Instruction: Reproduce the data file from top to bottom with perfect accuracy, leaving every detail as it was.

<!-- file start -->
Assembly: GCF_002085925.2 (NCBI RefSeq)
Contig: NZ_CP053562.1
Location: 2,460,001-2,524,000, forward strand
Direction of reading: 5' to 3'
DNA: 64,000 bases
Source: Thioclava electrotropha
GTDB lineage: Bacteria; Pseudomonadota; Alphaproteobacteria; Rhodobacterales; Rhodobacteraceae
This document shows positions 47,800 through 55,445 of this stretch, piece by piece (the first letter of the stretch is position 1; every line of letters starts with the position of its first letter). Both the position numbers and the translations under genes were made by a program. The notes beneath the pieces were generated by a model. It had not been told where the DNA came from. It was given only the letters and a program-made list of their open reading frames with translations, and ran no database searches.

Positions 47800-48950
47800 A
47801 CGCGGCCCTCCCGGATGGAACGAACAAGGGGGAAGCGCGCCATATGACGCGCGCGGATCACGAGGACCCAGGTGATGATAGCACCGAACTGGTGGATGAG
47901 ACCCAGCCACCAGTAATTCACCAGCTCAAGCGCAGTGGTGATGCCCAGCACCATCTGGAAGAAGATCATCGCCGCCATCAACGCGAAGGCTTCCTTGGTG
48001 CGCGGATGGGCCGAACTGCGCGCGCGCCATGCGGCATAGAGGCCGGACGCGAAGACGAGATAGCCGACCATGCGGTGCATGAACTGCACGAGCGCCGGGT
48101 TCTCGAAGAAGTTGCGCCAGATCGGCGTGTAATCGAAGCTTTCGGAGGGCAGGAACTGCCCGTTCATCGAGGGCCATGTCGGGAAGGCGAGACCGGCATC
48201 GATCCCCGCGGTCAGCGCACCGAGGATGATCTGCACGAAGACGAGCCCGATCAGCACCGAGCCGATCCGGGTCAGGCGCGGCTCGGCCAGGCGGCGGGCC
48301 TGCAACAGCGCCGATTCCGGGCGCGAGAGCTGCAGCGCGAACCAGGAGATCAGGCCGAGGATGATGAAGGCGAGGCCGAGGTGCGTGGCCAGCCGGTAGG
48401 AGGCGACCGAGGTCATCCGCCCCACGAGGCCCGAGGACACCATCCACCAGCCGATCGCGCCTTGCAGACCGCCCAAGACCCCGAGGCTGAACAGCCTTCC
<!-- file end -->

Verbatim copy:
Assembly: GCF_002085925.2 (NCBI RefSeq)
Contig: NZ_CP053562.1
Location: 2,460,001-2,524,000, forward strand
Direction of reading: 5' to 3'
DNA: 64,000 bases
Source: Thioclava electrotropha
GTDB lineage: Bacteria; Pseudomonadota; Alphaproteobacteria; Rhodobacterales; Rhodobacteraceae
This document shows positions 47,800 through 55,445 of this stretch, piece by piece (the first letter of the stretch is position 1; every line of letters starts with the position of its first letter). Both the position numbers and the translations under genes were made by a program. The notes beneath the pieces were generated by a model. It had not been told where the DNA came from. It was given only the letters and a program-made list of their open reading frames with translations, and ran no database searches.

Positions 47800-48950
47800 A
47801 CGCGGCCCTCCCGGATGGAACGAACAAGGGGGAAGCGCGCCATATGACGCGCGCGGATCACGAGGACCCAGGTGATGATAGCACCGAACTGGTGGATGAG
47901 ACCCAGCCACCAGTAATTCACCAGCTCAAGCGCAGTGGTGATGCCCAGCACCATCTGGAAGAAGATCATCGCCGCCATCAACGCGAAGGCTTCCTTGGTG
48001 CGCGGATGGGCCGAACTGCGCGCGCGCCATGCGGCATAGAGGCCGGACGCGAAGACGAGATAGCCGACCATGCGGTGCATGAACTGCACGAGCGCCGGGT
48101 TCTCGAAGAAGTTGCGCCAGATCGGCGTGTAATCGAAGCTTTCGGAGGGCAGGAACTGCCCGTTCATCGAGGGCCATGTCGGGAAGGCGAGACCGGCATC
48201 GATCCCCGCGGTCAGCGCACCGAGGATGATCTGCACGAAGACGAGCCCGATCAGCACCGAGCCGATCCGGGTCAGGCGCGGCTCGGCCAGGCGGCGGGCC
48301 TGCAACAGCGCCGATTCCGGGCGCGAGAGCTGCAGCGCGAACCAGGAGATCAGGCCGAGGATGATGAAGGCGAGGCCGAGGTGCGTGGCCAGCCGGTAGG
48401 AGGCGACCGAGGTCATCCGCCCCACGAGGCCCGAGGACACCATCCACCAGCCGATCGCGCCTTGCAGACCGCCCAAGACCCCGAGGCTGAACAGCCTTCC